2010 - Transplantomics and Biomarkers in Transplantation
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PREDICTING GRAFT RISK BY TRANSPLANTOMICS
3.1 - THE IMPACT OF GENOME-WIDE VARIATION IN RENAL TRANSPLANT DONORS AND RECIPIENTS ON GRAFT SURVIVAL
Presenter: Graham, Lord, London, UK Authors: Graham Lord
THE IMPACT OF GENOME-WIDE VARIATION IN RENAL TRANSPLANT DONORS AND RECIPIENTS ON GRAFT SURVIVAL Graham Lord, Professor of Medicine, Nephrology, Transplantation and Internal Medicine; Director of Translational Research Development and Deputy Director of NIHR Comprehensive Biomedical Research Centre; Guy’s and St. Thomas’ Hospital and King’s College London, London, UK
1. Understand the theory of genome-wide association scans.
2. Understand ways of analyzing the interaction of two genomes in a single patient.
3. Learn what is known about the genetics of allograft dysfunction.
Genetic interactions between donor and recipient genomes in the context of renal transplantation determine early and late renal allograft dysfunction and subsequent transplant failure. Renal transplant failure is largely genetically determined and the majority of the donor and recipient genes that cause allografts to fail are unknown. Genome wide association scans in this patient population will help us to define the genetic variation in donor and recipient genomes that determine long term renal allograft outcome and the variation in donor and recipient genomes that determine short term renal allograft dysfunction. Furthermore, we are able to discover variation in the recipient genome that correlates with end-stage renal failure.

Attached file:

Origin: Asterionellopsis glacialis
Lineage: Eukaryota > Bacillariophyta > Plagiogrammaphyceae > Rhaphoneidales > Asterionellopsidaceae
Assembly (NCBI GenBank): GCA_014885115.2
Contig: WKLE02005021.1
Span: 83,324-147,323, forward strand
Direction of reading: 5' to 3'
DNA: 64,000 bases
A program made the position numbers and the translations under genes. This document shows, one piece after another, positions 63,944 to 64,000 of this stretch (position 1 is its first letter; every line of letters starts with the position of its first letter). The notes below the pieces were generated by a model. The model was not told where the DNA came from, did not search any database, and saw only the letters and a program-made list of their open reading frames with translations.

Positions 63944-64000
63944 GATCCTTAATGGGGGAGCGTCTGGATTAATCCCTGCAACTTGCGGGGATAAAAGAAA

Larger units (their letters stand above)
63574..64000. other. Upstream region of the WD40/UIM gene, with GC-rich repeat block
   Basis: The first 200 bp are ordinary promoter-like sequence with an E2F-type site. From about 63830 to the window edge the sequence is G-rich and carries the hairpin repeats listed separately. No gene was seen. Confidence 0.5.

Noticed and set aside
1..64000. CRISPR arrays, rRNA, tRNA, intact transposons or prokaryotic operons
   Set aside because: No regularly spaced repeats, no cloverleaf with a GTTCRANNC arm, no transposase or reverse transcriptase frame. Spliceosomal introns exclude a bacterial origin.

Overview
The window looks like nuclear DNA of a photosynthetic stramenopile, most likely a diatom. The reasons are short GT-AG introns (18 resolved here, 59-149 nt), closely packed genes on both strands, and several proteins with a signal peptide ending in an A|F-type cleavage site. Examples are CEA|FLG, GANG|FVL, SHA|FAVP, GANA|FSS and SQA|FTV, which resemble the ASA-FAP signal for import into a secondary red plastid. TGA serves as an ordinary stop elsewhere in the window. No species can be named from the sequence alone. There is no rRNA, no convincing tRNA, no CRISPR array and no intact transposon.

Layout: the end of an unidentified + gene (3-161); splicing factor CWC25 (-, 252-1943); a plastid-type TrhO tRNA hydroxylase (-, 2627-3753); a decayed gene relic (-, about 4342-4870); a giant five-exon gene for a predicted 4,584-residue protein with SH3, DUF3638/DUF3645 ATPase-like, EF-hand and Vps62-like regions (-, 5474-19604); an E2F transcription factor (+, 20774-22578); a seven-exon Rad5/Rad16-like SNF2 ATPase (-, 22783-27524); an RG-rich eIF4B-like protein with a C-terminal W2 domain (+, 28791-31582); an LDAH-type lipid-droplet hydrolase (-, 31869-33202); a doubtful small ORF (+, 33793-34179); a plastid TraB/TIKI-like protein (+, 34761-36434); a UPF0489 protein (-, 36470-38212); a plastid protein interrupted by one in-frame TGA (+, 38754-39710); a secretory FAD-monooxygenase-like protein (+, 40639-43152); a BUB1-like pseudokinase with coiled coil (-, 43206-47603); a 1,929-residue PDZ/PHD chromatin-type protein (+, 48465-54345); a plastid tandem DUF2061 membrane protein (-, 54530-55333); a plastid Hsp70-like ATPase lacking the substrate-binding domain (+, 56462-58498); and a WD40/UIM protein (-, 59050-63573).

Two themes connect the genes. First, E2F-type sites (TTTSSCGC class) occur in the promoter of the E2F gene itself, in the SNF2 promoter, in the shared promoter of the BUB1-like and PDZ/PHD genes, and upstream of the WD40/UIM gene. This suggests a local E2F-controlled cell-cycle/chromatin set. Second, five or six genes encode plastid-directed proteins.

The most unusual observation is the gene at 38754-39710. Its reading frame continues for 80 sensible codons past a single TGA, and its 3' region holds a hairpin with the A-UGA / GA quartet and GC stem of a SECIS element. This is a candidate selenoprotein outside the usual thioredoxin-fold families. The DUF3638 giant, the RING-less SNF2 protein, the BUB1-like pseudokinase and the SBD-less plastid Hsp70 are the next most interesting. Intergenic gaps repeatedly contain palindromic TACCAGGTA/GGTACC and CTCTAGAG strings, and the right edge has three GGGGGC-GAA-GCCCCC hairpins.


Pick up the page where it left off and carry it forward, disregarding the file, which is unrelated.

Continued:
Resolving these scientific questions will rapidly enable early translational studies of organ allocation and graft monitoring with a realistic prospect of improving patient outcomes within a relatively short timeframe.
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